Harmony of the Seas: Life aboard the world's biggest cruise ship

Standing on the edge of a precipice, I look down into a canyon, with towering sides and people milling below like the proverbial ants. It's not some rugged ravine but the world's biggest ship and I'm running late for dinner. If this were a movie I would naturally jump on the zip line (bypassing the queues of course), zoom across the vast chasm and jump off praying for a soft landing as I descended upon Johnny Rockets diner, my restaurant for the evening.

Naturally there's a zip line on this monster ship, but no parachutes, which I must say is a bit remiss of Royal Caribbean, which has managed to include just about every other gee-whiz feature on its ships on the high seas.

But as it's real life, I walk to the nearest bank of elevators, wait a little too long and descend to the Boardwalk 10 decks below and stroll past old-world arcade games and a beautiful carousel with gaily painted ponies en route to the burger joint.

One-minute tour of the world's biggest cruise ship

Take a time-lapse tour inside Harmony of the Seas, the world's largest cruise ship. Video: Royal Caribbean

We've chosen this venue as it's slap bang next to the Aqua Theatre where a new high-diving and aerial acrobatics show is scheduled for later.  

The world's biggest passenger ship, Harmony of the Seas, the 25th vessel in the Royal Caribbean fleet, launched with plenty of hoopla in June. 

I was on board for two nights and only Wonder Woman could have tested all its attractions in that nanosecond. However, I easily walked the prescribed 10,000 steps a day but ate in only four of the 20 dining venues, just scratching the surface.

Harmony of the Seas' stats are impressive: 362.10 metres long, 65.5m wide, a draft (or depth) of 9.14m and gross tonnage of 226,963, which is not actually the weight but the volume of all enclosed spaces on the ship. Needless to say the price tag was huge – a hefty $US1.5 billion (about $2b).

In reality it only beats its sisters in the same Oasis class by mere centimetres. Harmony is 30 centimetres longer and 14 wider and has about 600 gross tons* more volume than siblings Oasis of the Seas and Allure of the Seas, launched in 2009 and 2010 respectively. But it's unlikely to retain the biggest ship title for too long, as Royal Caribbean has begun constructing another sibling, code-named Oasis IV, scheduled for launch mid-2018.

Can ships get much bigger? That's the obvious question.


Royal Caribbean president Michael Bayley isn't ruling it out. He says future ships will probably get longer (maybe breaking 400m in length within five years), but are unlikely to get much wider, while the draft size is restricted due to the depths of most ports.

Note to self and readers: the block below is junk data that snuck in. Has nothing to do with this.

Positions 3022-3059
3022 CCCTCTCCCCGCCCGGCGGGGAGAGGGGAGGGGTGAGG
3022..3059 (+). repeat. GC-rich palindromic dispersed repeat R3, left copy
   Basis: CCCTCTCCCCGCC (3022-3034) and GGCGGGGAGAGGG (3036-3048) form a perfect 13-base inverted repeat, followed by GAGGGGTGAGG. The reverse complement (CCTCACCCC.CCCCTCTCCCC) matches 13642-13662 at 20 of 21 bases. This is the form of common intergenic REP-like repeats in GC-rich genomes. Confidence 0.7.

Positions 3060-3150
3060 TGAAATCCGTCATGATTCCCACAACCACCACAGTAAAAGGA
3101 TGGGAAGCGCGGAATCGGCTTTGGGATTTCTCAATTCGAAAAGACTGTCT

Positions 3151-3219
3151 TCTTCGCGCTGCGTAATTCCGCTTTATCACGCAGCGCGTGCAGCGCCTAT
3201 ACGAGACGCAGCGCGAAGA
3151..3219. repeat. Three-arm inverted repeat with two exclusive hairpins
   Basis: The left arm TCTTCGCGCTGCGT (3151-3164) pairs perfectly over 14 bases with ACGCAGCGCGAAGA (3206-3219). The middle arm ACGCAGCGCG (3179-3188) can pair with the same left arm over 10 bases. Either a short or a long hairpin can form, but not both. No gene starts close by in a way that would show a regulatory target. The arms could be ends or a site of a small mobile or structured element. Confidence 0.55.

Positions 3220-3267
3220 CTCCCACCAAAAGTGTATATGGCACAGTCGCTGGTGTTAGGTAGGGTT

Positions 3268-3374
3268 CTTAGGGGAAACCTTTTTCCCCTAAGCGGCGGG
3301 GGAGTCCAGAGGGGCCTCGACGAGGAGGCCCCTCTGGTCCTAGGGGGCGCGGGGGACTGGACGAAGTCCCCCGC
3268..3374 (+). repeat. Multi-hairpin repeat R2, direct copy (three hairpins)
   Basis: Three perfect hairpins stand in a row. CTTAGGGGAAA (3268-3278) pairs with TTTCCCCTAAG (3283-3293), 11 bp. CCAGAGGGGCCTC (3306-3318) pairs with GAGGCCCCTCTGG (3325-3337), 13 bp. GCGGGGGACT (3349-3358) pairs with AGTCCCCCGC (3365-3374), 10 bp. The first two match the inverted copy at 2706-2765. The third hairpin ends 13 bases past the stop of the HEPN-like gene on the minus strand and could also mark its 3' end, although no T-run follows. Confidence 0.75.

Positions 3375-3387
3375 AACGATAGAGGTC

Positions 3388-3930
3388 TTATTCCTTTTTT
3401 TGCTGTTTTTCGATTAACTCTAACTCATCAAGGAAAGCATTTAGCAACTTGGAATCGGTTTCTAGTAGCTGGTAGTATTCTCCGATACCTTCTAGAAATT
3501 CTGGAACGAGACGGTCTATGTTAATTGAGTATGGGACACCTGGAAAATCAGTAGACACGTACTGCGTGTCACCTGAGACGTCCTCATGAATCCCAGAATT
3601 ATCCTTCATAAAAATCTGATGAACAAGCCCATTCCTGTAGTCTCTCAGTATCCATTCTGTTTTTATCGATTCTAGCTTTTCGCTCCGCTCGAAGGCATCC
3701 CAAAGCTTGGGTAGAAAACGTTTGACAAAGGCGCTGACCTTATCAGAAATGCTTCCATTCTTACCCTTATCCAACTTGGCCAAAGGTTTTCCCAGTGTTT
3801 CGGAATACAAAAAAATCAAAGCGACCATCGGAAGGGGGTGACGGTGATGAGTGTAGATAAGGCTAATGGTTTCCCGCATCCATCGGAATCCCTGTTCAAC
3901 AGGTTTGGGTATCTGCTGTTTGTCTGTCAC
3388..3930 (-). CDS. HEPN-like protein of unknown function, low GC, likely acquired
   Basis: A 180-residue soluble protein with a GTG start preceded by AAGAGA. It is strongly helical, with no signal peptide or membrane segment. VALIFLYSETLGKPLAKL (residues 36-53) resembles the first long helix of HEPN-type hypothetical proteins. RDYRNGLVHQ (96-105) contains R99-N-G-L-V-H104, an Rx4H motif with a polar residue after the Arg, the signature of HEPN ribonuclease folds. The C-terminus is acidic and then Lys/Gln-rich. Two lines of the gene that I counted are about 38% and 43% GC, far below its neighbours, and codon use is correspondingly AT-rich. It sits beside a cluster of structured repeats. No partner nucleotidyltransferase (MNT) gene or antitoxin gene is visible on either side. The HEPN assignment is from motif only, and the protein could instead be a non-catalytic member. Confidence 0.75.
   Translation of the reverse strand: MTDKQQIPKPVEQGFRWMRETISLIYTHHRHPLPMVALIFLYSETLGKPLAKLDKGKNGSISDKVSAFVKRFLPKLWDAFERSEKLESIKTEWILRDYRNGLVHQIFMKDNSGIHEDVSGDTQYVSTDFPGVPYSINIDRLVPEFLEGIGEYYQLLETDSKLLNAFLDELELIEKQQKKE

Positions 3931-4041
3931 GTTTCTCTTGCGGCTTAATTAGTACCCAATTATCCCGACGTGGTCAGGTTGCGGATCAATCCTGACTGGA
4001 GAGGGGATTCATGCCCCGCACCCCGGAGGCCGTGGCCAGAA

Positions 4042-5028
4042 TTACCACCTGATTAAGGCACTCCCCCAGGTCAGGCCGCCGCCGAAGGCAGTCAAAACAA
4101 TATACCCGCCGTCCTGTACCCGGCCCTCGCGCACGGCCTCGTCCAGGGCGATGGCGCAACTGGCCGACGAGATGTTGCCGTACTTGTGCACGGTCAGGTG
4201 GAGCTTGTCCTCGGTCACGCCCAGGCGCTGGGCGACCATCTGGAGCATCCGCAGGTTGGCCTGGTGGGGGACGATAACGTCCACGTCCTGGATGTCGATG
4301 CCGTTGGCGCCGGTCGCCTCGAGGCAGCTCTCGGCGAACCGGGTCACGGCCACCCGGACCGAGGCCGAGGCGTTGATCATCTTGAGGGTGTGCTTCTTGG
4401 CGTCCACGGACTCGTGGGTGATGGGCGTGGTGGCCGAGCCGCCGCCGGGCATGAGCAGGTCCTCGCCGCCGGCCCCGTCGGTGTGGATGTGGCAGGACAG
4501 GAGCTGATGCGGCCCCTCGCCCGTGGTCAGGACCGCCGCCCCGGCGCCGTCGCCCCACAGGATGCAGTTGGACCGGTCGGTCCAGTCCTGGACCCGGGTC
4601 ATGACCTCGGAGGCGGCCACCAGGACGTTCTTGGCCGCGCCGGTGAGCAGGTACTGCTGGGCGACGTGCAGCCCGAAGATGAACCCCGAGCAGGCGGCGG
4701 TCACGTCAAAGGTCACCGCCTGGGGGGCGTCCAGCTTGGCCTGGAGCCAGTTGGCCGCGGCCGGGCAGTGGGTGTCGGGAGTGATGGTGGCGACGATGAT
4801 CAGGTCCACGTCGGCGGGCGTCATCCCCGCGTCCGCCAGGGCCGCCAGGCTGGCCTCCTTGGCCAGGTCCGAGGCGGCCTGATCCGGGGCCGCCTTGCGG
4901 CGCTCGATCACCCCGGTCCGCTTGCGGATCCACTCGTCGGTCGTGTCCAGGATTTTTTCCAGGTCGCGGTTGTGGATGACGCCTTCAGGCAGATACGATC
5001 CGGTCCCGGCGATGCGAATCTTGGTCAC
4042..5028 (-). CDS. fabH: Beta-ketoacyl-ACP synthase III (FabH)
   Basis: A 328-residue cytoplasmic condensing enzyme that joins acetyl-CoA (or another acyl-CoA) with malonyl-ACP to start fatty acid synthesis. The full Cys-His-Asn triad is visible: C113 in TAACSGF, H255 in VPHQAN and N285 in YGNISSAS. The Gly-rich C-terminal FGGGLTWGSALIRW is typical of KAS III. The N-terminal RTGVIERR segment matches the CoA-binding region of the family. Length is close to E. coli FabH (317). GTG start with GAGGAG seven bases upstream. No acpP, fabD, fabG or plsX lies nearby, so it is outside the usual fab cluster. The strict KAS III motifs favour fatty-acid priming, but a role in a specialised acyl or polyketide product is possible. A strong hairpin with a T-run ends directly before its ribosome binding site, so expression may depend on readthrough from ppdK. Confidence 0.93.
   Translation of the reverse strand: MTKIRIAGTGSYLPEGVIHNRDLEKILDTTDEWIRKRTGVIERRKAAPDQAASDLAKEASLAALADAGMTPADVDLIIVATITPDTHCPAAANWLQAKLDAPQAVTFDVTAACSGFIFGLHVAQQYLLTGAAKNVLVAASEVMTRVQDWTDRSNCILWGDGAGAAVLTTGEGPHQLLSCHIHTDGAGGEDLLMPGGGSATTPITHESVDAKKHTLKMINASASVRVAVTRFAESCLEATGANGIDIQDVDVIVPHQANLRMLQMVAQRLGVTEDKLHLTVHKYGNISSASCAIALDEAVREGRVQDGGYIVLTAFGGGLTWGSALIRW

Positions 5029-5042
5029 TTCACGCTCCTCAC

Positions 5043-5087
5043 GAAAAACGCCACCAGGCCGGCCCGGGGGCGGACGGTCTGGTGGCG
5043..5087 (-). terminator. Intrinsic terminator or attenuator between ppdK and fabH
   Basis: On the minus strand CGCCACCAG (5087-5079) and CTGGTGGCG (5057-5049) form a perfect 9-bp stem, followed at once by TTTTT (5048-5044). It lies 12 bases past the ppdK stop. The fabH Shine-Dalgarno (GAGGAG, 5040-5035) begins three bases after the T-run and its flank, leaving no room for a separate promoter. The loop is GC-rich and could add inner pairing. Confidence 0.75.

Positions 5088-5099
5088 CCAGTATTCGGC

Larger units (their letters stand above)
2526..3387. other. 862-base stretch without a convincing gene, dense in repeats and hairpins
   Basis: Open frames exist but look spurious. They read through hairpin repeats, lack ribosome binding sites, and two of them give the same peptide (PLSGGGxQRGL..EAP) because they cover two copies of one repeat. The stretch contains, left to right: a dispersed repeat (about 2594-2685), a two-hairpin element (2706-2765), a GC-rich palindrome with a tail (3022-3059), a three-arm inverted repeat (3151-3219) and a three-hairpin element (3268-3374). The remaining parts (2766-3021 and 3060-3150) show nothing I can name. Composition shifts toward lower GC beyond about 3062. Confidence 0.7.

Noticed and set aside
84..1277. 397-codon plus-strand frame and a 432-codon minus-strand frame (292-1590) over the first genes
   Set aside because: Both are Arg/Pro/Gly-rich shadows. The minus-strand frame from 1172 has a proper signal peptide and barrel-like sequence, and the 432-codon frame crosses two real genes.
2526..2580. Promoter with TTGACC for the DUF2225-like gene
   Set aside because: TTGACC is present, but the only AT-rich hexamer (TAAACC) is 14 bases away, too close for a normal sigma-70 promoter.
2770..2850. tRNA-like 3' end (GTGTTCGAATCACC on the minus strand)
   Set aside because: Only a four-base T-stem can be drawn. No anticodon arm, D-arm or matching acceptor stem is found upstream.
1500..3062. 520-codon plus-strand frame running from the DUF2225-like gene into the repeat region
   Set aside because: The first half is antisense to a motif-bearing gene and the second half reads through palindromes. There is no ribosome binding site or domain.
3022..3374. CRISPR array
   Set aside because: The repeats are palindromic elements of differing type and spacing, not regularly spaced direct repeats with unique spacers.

It's the passenger experience, rather than size, that matters, he says.

Guests love new features, thrills galore, non-stop entertainment and technological innovations and eagerly await each Royal Caribbean roll-out.

Harmony delivers new gizmos like Ultimate Abyss, a pair of slides that resemble human intestines, albeit purples ones, which propel passengers (who climb into non-friction bags) down 10 decks. The ride's entrance via the mouth of a metallic fish positioned 42 metres above sea level opens onto a see-through platform from where folks hurl themselves into oblivion. Bags of fun I'm told.

For water slide lovers there's a trio collectively called the Perfect Storm that loop around each other and are geared for racing a friend who's encased in another of the plastic tubes. 

Little kids have slides and dunking buckets but surprisingly, for a ship so big, no separate pool.  

Bars are equally inventive; robots mix cocktails choreographed to pop songs in the Bionic Bar, while the Rising Tide is basically an elevator with drinks that moves between three decks and turns out to be a good way to travel if you're not in a hurry.  

Some wow factors aren't visible, like Voom, the high-speed internet said to be the fastest at sea where guests surf and stream to their heart's content (at a price) anywhere on the vessel, thanks to Harmony's own satellite.

There is certainly no shortage of diversions or eateries.  What is needed is time and a game plan to experience everything Harmony has to offer and not be overwhelmed by the 5479 passengers on board, or 6780 if every berth is booked. 

Currently cruising the Mediterranean, Harmony will farewell Barcelona on October 23 and head to the Caribbean to operate western and eastern itineraries.  

The first step is to decide on a cabin from a smorgasbord of 43 choices. Gone are the days when an inside cabin meant a cramped, dark space used only for sleeping. Royal Caribbean's virtual balcony cabins mimic life beyond the four walls with the aid of a floor-to-ceiling high-definition screen that brings the ocean and ports indoors via real-time streaming and produces the sounds of the sea with a flick of a switch.   

Balcony cabins now come in more affordable options thanks to the ship's amazing canyon design. Balconies can face into the ship providing vistas over the Boardwalk entertainment area and carousel, and over Central Park, an outdoor oasis of fancy shops and restaurants, festooned with more than 12,000 shrubs, flowers and trees.   

Cabins also overlook the Aqua Theatre, giving passengers a guaranteed ring-side seat to this spectacular entertainment. And, remarkably for a such a family-oriented ship, there are a clutch of single studios (some with ocean views) where solo travellers are not stung by the dreaded "single supplement" for having sole use of it.